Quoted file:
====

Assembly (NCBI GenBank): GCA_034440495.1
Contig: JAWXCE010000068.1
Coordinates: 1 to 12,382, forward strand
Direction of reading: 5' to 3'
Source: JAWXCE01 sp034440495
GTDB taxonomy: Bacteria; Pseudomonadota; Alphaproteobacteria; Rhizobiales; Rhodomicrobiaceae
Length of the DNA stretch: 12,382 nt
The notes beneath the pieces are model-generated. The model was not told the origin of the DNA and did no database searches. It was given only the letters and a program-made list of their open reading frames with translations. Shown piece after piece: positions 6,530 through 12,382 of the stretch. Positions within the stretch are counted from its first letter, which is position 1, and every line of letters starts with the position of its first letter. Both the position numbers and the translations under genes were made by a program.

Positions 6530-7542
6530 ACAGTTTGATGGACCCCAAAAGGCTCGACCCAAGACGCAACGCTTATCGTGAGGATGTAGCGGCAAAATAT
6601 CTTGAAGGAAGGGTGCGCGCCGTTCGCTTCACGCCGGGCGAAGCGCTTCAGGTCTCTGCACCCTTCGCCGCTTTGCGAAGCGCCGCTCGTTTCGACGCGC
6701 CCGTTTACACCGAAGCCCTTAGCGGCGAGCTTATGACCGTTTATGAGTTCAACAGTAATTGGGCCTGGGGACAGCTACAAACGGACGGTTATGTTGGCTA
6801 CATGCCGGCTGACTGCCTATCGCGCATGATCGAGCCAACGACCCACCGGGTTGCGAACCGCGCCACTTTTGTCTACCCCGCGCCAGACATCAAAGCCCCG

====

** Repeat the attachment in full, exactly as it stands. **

Assembly (NCBI GenBank): GCA_034440495.1
Contig: JAWXCE010000068.1
Coordinates: 1 to 12,382, forward strand
Direction of reading: 5' to 3'
Source: JAWXCE01 sp034440495
GTDB taxonomy: Bacteria; Pseudomonadota; Alphaproteobacteria; Rhizobiales; Rhodomicrobiaceae
Length of the DNA stretch: 12,382 nt
The notes beneath the pieces are model-generated. The model was not told the origin of the DNA and did no database searches. It was given only the letters and a program-made list of their open reading frames with translations. Shown piece after piece: positions 6,530 through 12,382 of the stretch. Positions within the stretch are counted from its first letter, which is position 1, and every line of letters starts with the position of its first letter. Both the position numbers and the translations under genes were made by a program.

Positions 6530-7542
6530 ACAGTTTGATGGACCCCAAAAGGCTCGACCCAAGACGCAACGCTTATCGTGAGGATGTAGCGGCAAAATAT
6601 CTTGAAGGAAGGGTGCGCGCCGTTCGCTTCACGCCGGGCGAAGCGCTTCAGGTCTCTGCACCCTTCGCCGCTTTGCGAAGCGCCGCTCGTTTCGACGCGC
6701 CCGTTTACACCGAAGCCCTTAGCGGCGAGCTTATGACCGTTTATGAGTTCAACAGTAATTGGGCCTGGGGACAGCTACAAACGGACGGTTATGTTGGCTA
6801 CATGCCGGCTGACTGCCTATCGCGCATGATCGAGCCAACGACCCACCGGGTTGCGAACCGCGCCACTTTTGTCTACCCCGCGCCAGACATCAAAGCCCCG